We ran into two "problems" down the road; first: it turns out that a "Matasano" is a "quack doctor" in South America, which we discovered shortly after hiring someone from Argentina. We quickly convinced ourselves that the irony was a value-add, not a cost.
Second, we kept getting confused with Monsanto. This sounds (a little) sillier than it actually is. A lot of our clients, particularly back in 2006-2007, were large enterprises where the staff was particularly likely to have some confusion. We had more serious conversations about renaming over the Monsanto thing than over the "quack doctor" thing.
Ultimately, we just got over it and kept plowing forward. Equity goes into your name; it usually doesn't get extracted from your name. There's some sense in picking a good name, but keep in mind that weeks of time --- which is what we were facing --- is a very steep price to pay for something that might only be marginally important down the road.
I submit that the term "Airbnb", while memorable, has very little intrinsic meaning to most people who rent out their places on Airbnb. Ebay has none whatsoever. "Heroku" was one of YC's biggest acquisitions; that name breaks one of the rules of thumb of this post (3 syllables, yet means nothing to its customers). "Stripe" and "Square" and "Paypal" are great names, but "Braintree" seems to be doing pretty well too, and if "Braintree" is OK, I humbly suggest that "Mindweasel" and "Thoughtpants" will work too.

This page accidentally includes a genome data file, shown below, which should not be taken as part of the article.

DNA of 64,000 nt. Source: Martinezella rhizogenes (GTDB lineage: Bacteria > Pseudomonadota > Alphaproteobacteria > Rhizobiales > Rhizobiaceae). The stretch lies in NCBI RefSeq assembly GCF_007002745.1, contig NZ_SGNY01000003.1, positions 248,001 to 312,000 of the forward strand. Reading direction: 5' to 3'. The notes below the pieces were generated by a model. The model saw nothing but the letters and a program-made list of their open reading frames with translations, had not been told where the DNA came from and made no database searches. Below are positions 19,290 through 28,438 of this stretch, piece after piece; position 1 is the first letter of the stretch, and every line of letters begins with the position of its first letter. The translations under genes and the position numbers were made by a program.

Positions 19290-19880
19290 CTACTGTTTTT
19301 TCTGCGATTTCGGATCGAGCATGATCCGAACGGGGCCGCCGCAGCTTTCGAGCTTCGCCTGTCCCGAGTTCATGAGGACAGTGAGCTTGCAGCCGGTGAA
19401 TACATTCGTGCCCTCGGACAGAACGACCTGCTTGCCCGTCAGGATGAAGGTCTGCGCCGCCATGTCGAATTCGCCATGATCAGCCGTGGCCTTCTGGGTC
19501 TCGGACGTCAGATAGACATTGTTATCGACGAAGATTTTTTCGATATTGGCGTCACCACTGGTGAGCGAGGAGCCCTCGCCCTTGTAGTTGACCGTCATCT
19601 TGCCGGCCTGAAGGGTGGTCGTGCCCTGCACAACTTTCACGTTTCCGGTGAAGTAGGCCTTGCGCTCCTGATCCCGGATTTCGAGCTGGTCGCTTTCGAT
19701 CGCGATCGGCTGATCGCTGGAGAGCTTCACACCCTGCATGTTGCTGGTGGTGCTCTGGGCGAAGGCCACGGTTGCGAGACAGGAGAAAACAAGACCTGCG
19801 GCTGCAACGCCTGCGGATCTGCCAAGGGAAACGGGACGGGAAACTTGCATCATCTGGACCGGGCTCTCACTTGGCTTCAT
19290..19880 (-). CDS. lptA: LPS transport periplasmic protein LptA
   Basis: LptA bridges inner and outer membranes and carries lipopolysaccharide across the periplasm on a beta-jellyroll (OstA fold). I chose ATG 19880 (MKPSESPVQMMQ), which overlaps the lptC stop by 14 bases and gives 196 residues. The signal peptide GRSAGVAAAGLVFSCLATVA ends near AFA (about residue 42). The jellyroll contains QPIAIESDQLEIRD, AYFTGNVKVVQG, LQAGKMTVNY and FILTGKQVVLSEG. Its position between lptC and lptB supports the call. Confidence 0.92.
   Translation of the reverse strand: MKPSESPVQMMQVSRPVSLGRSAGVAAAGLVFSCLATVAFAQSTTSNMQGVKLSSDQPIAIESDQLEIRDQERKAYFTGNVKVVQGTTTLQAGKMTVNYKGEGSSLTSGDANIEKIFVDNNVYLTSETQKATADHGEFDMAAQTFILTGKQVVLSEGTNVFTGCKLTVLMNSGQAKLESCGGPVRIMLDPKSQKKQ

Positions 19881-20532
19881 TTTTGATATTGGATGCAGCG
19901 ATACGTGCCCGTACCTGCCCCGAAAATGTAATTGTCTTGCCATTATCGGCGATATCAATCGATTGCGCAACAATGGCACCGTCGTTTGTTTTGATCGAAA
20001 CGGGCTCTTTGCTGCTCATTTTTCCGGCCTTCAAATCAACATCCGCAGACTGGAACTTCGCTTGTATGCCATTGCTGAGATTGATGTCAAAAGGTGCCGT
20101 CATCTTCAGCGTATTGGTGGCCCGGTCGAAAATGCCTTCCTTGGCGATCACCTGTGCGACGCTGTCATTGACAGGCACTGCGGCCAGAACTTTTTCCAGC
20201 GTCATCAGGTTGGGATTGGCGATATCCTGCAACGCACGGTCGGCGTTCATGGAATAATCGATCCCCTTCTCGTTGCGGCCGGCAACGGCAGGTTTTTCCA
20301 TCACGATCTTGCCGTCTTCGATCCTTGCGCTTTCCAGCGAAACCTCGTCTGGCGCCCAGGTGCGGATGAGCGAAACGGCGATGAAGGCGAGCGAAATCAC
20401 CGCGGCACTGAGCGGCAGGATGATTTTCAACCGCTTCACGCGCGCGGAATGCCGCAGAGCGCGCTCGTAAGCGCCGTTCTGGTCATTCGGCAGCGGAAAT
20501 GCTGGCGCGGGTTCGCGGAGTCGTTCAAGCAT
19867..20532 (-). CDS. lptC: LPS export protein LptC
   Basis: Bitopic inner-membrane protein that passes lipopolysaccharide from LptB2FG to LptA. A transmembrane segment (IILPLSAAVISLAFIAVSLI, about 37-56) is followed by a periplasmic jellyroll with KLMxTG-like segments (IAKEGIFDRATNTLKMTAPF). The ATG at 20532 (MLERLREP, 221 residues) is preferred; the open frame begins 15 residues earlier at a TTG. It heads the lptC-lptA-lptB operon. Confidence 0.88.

This is a good post. All I'm saying is, be careful of the procrastinate-y issues that come up early in your company. They all matter less than execution on everything else.
Matasano is not a good name for an American company. It is difficult to spell and has no apparent meaning or association. That doesn't mean you can't be successful, but you will have harder time and lose consumers early in the funnel because of various points of confusion about what your company does, the spelling of your name, and what language your founders speak.
Compare mint.com to wasabi.com. Which one will my mother be more comfortable with? Which one will I remember easily? Which one will I go to first if both are equally positioned among a list of alternatives? Which booth will I (or more importantly an average consumer) walk into at a convention?
All of the above is somewhat less important for a B2B company, but still vitally important.
For sure, move forward with your business and product. Don't procrastinate on a name. But do carefully consider what impact your name will have on someone who doesn't know, and probably doesn't care, what your company does.
One analogy - if you want to invite people to a party, are you better off looking like a 60 year old, bald, fat man, or a beautiful 25 year old Argentinian woman? Both can probably get a party going, but one is going to have an easier time, need a less compelling case, and spend less money.
I am willing to stipulate that there are names that can cost customers if you're a general consumer-facing company. For instance, Casimiroa edulis is the species name for the Matasano plant. If Matasano sold appointment reminder software to people like my mom, and had chosen the name Casimiroa instead of Matasano, we'd have lost business just because nobody could spell the name. It is a true but boring retort to my post to suggest that there are names that will cost customers; of course there are.